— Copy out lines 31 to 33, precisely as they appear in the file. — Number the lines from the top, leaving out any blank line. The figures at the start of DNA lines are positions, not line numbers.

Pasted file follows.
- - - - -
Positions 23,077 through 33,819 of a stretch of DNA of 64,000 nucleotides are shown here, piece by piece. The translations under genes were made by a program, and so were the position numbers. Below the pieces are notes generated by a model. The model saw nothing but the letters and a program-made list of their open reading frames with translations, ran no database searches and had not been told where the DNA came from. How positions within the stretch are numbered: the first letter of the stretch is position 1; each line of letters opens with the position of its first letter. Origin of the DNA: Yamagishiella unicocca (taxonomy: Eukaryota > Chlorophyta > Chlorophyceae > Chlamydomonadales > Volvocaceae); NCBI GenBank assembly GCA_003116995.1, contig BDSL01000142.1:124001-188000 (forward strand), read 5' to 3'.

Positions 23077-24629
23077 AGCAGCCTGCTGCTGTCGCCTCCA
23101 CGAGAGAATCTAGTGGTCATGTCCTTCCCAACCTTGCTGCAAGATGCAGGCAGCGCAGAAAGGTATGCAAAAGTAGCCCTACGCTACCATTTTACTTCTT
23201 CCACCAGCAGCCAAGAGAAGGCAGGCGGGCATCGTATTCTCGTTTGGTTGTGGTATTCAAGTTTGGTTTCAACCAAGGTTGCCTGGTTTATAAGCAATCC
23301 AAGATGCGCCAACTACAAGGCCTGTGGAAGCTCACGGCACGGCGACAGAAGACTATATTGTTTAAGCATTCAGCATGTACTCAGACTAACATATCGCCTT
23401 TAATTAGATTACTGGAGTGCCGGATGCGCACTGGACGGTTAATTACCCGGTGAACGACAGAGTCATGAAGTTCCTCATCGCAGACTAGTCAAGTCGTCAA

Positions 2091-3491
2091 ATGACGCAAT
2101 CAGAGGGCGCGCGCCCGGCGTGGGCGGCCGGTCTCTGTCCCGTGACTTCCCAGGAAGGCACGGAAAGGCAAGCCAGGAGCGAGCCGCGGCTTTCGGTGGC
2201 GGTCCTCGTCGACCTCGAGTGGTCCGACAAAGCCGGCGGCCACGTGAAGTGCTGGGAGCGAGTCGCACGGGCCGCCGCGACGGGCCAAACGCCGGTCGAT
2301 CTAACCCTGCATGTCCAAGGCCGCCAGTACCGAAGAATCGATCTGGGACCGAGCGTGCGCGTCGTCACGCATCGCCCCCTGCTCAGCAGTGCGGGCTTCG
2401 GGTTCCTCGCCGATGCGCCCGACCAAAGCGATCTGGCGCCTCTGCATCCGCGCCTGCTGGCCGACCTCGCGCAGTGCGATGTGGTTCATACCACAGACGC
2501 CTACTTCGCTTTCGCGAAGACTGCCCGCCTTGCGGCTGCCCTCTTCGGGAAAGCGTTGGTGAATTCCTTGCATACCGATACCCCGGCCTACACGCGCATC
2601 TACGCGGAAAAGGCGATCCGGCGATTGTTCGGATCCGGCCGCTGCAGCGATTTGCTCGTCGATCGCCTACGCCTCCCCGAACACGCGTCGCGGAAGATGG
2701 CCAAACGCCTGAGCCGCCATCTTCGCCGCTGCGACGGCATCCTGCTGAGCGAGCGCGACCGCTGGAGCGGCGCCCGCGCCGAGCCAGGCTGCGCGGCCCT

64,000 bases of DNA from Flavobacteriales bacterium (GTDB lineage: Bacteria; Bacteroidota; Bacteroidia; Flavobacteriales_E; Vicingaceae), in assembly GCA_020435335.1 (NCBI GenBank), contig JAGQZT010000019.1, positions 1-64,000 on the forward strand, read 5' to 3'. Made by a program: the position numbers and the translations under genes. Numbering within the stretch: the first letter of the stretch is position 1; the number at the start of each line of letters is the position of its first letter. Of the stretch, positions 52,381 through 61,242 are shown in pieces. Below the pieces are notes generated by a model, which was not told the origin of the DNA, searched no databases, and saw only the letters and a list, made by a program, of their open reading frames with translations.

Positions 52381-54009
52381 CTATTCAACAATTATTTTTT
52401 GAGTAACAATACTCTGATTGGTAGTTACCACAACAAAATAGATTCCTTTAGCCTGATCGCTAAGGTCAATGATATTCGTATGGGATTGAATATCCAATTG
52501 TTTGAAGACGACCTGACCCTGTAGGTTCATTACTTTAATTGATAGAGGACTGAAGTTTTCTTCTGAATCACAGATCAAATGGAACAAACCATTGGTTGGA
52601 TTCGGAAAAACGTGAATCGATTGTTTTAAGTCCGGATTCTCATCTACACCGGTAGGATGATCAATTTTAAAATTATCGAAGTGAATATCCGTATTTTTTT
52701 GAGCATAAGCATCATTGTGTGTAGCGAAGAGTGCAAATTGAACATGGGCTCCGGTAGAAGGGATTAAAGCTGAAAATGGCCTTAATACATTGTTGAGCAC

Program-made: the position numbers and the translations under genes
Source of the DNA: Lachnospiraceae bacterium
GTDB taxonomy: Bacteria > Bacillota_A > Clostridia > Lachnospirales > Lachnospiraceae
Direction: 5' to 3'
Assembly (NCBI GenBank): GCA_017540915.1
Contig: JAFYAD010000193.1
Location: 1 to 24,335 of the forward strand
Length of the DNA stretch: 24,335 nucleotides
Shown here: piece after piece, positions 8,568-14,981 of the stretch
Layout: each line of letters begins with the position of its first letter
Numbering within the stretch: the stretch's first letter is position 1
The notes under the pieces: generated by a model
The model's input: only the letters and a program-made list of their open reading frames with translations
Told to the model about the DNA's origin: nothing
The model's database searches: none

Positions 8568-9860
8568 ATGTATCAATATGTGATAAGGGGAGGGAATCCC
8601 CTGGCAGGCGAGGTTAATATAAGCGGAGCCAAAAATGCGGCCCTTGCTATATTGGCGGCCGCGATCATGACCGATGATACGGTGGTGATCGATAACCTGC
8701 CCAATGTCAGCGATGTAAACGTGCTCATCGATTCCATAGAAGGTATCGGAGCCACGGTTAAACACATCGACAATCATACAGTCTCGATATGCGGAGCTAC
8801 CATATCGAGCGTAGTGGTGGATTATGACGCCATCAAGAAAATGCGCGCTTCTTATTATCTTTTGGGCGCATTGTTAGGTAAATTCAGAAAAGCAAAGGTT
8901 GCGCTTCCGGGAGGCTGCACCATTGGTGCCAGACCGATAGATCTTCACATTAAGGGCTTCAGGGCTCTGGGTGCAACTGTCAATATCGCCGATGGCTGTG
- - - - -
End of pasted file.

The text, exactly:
Length of the DNA stretch: 24,335 nucleotides
Shown here: piece after piece, positions 8,568-14,981 of the stretch
Layout: each line of letters begins with the position of its first letter